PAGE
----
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The potential for impeachable conflicts is nearly as vast as Trump's empire. For instance, there are the meetings with foreign diplomats, sometimes from countries where Trump has deals pending, since the election. There are Trump's denials that he has ever done deals with Russia, despite one of his sons once claiming the family saw "money pouring in" from there. There is Trump's new Washington, D.C., hotel, which has been catering to foreign officials visiting the nation's capital.

Trump’s lawyer said earlier this month that’s not a violation of the emoluments clause because that applies to gifts, not business transactions like renting a hotel room. But ethics experts are unconvinced by that argument. For an impeachment, though, Trump would have to be caught explicitly exchanging a political deal for a business deal to be guilty of bribery.

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“There would have to be facts showing a quid pro quo,” said Michael Gerhardt, a University of North Carolina at Chapel Hill School of Law professor who testified in a hearing for President Bill Clinton's impeachment. "It would be like Watergate — 'Follow the money.' We'd have to be able to follow the money to Trump to know what extent he might be corrupted." "There's a potential there," Gerhardt added, "that just has not existed with other presidents before."

Then there is the crime of perjury to consider. Along with his businesses, Trump brings another liability — literally — with him to the White House: He has been involved in more than 4,000 state and federal lawsuits, according to a USA Today analysis. As the leader of the free world, more than 60 lawsuits come with him that include disputes over contracts, taxes and even his campaign. All will be open and exposing him to scrutiny never before seen.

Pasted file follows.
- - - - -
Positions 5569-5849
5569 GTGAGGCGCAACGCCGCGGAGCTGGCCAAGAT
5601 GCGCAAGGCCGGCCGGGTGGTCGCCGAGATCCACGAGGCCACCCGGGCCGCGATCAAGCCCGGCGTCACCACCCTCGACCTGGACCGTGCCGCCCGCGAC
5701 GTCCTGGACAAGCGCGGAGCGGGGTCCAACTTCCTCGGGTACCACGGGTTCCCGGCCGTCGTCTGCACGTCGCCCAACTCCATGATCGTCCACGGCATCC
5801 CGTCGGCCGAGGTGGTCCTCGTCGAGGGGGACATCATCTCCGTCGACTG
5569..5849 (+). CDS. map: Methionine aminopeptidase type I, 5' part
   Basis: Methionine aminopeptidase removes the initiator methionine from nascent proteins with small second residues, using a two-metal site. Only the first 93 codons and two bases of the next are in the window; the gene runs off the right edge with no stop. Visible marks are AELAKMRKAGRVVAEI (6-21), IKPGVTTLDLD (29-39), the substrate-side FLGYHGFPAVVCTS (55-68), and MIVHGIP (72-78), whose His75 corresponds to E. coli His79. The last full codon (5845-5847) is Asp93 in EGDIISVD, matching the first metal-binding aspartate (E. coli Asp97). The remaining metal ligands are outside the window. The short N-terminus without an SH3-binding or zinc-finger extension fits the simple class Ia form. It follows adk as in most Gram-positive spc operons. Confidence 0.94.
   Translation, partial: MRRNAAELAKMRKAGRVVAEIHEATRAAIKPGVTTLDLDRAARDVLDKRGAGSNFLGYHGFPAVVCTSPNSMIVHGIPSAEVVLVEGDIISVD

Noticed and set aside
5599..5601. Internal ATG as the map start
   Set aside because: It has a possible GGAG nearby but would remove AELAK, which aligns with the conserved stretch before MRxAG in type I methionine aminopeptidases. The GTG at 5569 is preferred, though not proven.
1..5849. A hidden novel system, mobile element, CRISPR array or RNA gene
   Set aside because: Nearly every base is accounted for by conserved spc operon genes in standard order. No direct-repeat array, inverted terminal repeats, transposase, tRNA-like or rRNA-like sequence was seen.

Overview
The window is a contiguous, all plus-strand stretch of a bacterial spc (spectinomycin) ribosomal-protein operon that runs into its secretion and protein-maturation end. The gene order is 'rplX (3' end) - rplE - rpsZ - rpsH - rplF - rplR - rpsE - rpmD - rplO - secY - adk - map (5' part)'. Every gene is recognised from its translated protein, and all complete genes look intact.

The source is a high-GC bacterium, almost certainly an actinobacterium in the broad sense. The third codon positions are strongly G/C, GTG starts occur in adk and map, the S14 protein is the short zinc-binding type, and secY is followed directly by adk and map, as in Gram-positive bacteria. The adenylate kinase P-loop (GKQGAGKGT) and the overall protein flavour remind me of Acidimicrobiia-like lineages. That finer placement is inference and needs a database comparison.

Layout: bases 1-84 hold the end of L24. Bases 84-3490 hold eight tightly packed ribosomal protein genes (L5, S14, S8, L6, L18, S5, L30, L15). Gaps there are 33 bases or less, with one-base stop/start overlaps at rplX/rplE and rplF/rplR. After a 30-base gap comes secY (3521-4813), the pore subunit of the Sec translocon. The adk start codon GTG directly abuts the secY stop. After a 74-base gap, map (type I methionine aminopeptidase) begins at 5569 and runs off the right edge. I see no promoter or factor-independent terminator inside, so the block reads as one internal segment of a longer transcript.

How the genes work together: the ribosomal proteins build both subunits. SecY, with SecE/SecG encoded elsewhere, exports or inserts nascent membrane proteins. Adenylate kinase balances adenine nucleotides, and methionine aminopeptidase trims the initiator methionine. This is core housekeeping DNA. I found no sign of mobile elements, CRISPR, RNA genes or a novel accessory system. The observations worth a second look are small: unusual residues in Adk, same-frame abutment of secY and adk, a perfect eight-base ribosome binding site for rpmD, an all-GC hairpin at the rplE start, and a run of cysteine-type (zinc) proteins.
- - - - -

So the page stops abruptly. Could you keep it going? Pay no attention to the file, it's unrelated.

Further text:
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We have a president that now is openly using his power in ridiculously foolish billion dollar fiascos that could seriously fail such as his imbecilic wall. Many authorities find this concept flawed with no chance Mexico will pay for it despite Trump’s foolish belief they will. Many have said this wall can easily be scaled, or dug under. Meanwhile serious disruption of wildlife will result and twenty billion dollars squandered. If Bannon’s stated goal is to bring down the government, this gigantic boondoggle will be one of many reasons our government might fail with all on its early agenda.

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The Universal Force of Love: Einstein

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    In the late 1980s, Lieserl, the daughter of the famous genius, donated 1,400 letters, written by Einstein, to the Hebrew University, with orders not to publish their contents until two decades after his death. This is one of them, for Lieserl Einstein.

     

    (Albert Einstein and his daughter, Lieserl)

     

    "When I proposed the theory of relativity, very few understood me, and what I will reveal now to transmit to mankind will also collide with the misunderstanding and prejudice in the world.